Attorney-General Christian Porter says the government hopes these laws will act as a deterrent.

“Recently and sadly, we have seen a number of incidents of trespass on agricultural properties and businesses. Farmers are, of course, a vital part of the Australian community. They deserve to go about their business free from harassment and threats of harm,” he told federal parliament.

Porter added that the conduct was “enabled and encouraged by the sharing of personal information online, including personal details of farmers’ names, addresses and workplaces”.

The laws build on earlier action by the federal government, which saw the controversial Aussie Farms website prescribed in April as an organisation regulated under the Privacy Act 1988. As a result, Aussie Farms now faces potential penalties of up to $2.1 million if it is found to breach the Privacy Act.

The move came after the animal rights group published a map containing information about Australian farmers, including their names and addresses. Many link the publishing of this map to a rise in the number of clashes between farmers and activists.

Fiona Simson, president of the National Farmers’ Federation, the peak body representing farmers across Australia, claims there has been a surge in what she describes as “anti-farm” activism. In a statement, she welcomed the tough measures.

“The NFF supports the right of individuals to engage in lawful and respectful protest,” said Simson. “Unfortunately, many anti-farming activists have chosen to express their views by trespassing, harassing and putting at risk the safety of farming families, their workers and their livestock.”

Labor, for its part, supports the objectives of the bill but questions whether it increases protections for farmers.

On RN Breakfast this week, the shadow agriculture minister, Joel Fitzgibbon, said there are potential “unintended consequences” that could target journalists and whistleblowers, as well as farmers who are part of the Lock the Gate movement opposing coal seam gas.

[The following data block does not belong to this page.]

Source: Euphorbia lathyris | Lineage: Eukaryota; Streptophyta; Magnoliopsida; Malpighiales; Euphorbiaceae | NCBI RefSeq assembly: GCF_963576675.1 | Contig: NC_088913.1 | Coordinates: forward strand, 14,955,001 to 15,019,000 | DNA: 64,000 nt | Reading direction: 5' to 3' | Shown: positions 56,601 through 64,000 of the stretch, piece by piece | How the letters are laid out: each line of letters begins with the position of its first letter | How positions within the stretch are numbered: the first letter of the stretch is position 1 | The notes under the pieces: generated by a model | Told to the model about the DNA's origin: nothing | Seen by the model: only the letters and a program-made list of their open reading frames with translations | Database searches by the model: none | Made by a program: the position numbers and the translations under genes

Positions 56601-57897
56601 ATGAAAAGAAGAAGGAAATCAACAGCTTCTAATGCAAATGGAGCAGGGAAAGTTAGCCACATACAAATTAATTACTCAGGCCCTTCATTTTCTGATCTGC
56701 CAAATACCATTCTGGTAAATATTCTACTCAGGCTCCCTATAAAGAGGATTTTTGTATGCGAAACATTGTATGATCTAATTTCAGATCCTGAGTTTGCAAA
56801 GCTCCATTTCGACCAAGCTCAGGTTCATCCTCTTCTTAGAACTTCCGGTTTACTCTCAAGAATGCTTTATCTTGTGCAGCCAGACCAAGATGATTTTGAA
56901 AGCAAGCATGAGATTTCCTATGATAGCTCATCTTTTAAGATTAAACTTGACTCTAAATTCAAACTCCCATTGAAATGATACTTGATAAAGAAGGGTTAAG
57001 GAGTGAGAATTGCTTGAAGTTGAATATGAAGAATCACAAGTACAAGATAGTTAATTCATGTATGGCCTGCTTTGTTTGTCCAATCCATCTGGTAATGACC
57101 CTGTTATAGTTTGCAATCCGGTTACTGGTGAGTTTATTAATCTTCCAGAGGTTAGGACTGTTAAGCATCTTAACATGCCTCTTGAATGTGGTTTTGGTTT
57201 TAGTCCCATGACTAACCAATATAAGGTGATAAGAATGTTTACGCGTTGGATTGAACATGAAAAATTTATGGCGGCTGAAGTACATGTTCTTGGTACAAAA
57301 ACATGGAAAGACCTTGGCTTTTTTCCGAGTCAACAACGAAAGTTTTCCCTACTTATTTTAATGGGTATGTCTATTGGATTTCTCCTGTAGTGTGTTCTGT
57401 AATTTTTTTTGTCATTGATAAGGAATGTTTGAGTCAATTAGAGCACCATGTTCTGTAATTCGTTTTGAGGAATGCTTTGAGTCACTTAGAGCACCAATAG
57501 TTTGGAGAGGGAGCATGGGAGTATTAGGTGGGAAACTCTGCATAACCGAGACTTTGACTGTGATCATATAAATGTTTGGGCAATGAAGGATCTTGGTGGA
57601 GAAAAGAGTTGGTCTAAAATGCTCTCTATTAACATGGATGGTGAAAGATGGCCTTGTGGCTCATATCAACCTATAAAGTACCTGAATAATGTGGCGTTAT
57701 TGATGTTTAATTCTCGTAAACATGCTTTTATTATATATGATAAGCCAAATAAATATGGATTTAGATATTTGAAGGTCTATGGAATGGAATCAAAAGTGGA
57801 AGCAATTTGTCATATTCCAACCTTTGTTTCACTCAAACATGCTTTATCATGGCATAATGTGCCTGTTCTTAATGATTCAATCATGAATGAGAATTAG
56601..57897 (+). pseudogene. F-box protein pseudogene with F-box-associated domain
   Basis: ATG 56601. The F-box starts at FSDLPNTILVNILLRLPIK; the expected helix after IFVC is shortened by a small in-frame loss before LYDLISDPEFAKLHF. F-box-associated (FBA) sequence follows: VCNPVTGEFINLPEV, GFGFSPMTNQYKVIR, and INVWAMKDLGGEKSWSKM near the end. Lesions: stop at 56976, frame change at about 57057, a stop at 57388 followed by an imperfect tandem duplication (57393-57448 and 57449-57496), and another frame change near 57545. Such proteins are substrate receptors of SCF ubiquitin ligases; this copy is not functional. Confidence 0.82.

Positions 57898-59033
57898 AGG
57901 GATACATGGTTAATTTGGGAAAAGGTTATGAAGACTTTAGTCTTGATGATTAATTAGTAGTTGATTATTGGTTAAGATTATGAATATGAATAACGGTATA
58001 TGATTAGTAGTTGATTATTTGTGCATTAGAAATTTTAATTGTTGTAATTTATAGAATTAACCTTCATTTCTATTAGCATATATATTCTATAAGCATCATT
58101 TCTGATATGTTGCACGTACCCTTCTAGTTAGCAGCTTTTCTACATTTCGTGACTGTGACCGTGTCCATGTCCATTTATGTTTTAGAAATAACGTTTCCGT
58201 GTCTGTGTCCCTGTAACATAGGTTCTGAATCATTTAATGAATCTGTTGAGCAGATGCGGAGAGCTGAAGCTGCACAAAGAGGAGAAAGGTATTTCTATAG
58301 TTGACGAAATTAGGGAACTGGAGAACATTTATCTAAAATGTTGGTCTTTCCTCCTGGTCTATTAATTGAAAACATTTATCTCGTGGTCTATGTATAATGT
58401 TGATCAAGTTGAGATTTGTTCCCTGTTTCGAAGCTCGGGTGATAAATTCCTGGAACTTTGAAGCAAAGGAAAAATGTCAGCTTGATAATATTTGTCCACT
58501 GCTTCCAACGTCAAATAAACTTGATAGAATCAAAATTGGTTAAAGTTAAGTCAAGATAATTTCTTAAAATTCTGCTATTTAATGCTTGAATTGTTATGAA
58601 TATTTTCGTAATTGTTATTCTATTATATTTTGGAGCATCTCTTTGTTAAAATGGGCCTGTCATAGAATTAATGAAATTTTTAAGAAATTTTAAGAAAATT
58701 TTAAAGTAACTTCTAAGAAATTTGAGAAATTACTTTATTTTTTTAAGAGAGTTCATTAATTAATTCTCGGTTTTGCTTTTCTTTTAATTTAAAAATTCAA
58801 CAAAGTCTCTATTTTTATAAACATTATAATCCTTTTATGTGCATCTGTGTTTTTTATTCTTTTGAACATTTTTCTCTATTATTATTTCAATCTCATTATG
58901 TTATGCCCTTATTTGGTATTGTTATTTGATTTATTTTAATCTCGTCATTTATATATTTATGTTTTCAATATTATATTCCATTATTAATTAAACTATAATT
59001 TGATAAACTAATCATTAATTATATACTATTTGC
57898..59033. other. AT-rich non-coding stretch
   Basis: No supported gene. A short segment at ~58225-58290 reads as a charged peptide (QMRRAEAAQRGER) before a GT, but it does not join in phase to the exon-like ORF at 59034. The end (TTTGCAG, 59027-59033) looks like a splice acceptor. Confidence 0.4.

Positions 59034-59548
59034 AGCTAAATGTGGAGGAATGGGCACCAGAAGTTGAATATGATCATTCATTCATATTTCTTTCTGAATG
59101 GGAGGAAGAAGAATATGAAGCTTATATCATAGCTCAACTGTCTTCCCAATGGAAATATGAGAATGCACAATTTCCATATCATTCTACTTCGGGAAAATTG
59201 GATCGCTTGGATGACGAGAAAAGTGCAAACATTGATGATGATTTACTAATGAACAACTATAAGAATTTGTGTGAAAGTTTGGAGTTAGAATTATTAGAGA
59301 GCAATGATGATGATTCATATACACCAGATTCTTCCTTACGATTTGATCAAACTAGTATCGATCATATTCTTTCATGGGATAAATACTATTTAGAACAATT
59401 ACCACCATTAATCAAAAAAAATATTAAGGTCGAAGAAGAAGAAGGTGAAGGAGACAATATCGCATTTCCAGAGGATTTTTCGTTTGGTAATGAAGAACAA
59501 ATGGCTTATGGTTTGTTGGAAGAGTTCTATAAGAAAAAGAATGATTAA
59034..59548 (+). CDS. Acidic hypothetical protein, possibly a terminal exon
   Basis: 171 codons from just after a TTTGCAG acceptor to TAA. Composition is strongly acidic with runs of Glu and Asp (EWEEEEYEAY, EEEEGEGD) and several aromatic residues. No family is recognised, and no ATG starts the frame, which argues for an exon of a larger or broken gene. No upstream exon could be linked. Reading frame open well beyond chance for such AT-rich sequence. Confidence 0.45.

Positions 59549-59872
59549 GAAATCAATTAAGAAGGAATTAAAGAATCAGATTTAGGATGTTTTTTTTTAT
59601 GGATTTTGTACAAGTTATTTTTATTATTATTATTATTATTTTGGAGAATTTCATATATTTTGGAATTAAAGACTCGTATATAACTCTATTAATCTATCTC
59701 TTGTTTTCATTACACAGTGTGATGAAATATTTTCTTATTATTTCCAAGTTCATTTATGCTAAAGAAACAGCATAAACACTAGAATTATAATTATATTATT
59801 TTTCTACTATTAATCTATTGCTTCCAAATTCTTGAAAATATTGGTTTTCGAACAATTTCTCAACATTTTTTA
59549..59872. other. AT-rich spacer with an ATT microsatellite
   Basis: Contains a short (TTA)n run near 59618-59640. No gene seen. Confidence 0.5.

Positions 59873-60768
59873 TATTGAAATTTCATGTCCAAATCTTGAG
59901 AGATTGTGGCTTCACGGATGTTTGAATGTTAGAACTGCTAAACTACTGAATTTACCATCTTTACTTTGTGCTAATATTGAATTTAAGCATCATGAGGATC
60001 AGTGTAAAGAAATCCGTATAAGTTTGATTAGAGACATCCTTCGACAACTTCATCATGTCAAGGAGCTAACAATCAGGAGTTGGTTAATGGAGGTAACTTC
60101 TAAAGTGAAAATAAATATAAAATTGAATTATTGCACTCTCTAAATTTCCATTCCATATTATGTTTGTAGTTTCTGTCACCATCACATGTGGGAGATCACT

“If Channel Nine runs a video on its website and the story somehow inadvertently incites a trespass, are they exempt? Under this bill, they are not,” said Fitzgibbon.

Andy Meddick from the Animal Justice Party agrees.

“We already have trespass laws in this country that allow for prosecution of people that break the law,” he says.

Meddick has likened the bill to so-called “agricultural gag laws” that have been introduced in the United States. These “ag-gag” laws criminalise undercover investigations that reveal abuses on farms.

“Even the press, people like you, where you hear of animal cruelty in a farm, you will be prevented from reporting that. They haven’t talked about that yet, but this is where that legislation leads to because it’s exactly what they did in the United States,” says Meddick.

Several states in the US have passed these ag-gag laws, many after graphic footage was released by animal activists showing mistreatment of animals on farms. However, there’s been recent pushback – with bills defeated in 15 states and ruled unconstitutional in three others.

Christian Porter says the Morrison government’s bill will have “appropriate exemptions” for journalists and whistleblowers.

“For journalists, the offences would not apply to material relating to a news or current affairs report, where made by a journalist in the public interest in their professional capacity,” he told parliament. “… The bill would provide an exemption for a journalist acting in their professional capacity who publishes a story that listed the locations of farms with ‘questionable’ farming practices, [even if] activists use that information for future trespasses.”

But Porter says exemptions won’t protect journalists who suggest activists should use the information to carry out trespass.

“For whistleblowers,” he adds, “the exemption would apply in any circumstances where a law of the Commonwealth, or of a state or territory, provides that they would not be subject to any civil or criminal liability for the conduct.”

Aussie Farms has described the measures as a “smokescreen”. In a statement, the group’s executive director, Chris Delforce, claims there haven’t been any recorded biosecurity incidents on properties invaded by protesters.

“Clearly, these protest actions are being used as a smokescreen to stem the tide of footage and photographs which have been, for many years, a source of great embarrassment and reputation damage for industries that engage in commercialised animal cruelty,” says Delforce. “Were these industries transparent and honest about what happens inside these facilities, there’d be no need for anyone to take it upon themselves to capture evidence of it.”

Victoria’s inquiry will not report back until November, with submissions open until August 2. While the debate continues, the federal government’s laws are expected to pass the lower house in the coming weeks.

This article was first published in the print edition of The Saturday Paper on July 27, 2019 as "Farmers’ strife".

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Santilla Chingaipe is a journalist and documentary filmmaker.